A business with many employees has, by necessity, a lot of moving parts, and of those parts, the ones related to taxes can get pretty complicated. A major head scratcher can be trying to figure out the intersection between payroll taxes and mileage reimbursement for mobile employees. Is mileage reimbursement subject to payroll taxes?
In this article, we’ll try to clarify this relationship between payroll taxes and mileage reimbursement once and for all and answer any questions you may have.
Before addressing the question ‘is mileage reimbursement subject to payroll taxes?’ it might be helpful to understand what payroll taxes actually are. As the name might suggest, payroll taxes are a form of tax that employers are required to withhold from their employees’ wages or salaries. Employers then remit these taxes to the government on the employees’ behalf. Payroll taxes are used to fund social programs like Social Security, Medicare, and unemployment insurance. The three main components of payroll tax are the employee’s portion of Medicare Tax, their portion of Social Security Tax, and federal income tax withholding.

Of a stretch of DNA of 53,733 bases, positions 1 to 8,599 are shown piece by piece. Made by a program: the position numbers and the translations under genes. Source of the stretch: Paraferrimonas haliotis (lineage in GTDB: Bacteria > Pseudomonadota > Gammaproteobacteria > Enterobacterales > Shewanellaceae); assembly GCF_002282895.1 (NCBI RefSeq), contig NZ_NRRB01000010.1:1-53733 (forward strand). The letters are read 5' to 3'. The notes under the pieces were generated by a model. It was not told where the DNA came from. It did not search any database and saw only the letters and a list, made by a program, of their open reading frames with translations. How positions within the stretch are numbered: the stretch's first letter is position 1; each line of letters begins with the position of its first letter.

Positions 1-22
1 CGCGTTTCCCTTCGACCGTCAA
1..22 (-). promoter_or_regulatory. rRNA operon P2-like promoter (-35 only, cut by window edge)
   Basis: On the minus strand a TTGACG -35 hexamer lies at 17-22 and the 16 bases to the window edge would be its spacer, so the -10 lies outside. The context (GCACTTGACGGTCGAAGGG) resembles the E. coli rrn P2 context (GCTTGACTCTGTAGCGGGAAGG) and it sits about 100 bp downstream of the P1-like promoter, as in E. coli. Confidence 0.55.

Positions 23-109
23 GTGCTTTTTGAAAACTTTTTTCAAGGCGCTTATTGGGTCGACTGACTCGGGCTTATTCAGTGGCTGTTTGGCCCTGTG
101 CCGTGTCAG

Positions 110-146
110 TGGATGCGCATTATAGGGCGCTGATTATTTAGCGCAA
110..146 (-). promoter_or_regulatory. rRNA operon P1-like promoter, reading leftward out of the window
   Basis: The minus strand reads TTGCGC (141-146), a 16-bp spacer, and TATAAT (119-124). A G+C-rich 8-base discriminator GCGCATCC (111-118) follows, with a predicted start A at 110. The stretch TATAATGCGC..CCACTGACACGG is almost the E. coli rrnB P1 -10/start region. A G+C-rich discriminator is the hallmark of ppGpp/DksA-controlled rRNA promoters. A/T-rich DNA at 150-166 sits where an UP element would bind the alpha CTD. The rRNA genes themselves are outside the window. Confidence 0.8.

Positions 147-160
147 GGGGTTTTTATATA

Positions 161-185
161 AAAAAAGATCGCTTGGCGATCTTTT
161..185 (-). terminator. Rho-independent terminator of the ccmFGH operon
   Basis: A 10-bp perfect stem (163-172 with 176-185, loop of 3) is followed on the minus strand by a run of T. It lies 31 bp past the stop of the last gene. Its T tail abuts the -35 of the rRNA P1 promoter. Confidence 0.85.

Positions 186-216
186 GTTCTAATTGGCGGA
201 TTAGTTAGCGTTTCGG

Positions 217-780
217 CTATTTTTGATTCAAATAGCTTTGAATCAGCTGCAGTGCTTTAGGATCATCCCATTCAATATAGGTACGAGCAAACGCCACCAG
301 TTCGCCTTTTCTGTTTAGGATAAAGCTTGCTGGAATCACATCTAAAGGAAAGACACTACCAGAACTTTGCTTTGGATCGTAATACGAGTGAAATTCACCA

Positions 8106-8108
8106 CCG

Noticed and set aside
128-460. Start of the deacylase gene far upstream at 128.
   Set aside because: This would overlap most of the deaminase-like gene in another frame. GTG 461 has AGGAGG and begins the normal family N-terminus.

On the other hand, let’s discuss mileage reimbursement and what it entails. A mileage reimbursement is a type of payment—separate from regular wages—issued by employers to employees for the use of their personal vehicles for business purposes. These reimbursements are intended to compensate employees for costs associated with using personal vehicles for work-related travel, such as maintenance, wear-and-tear, and, of course, fuel costs.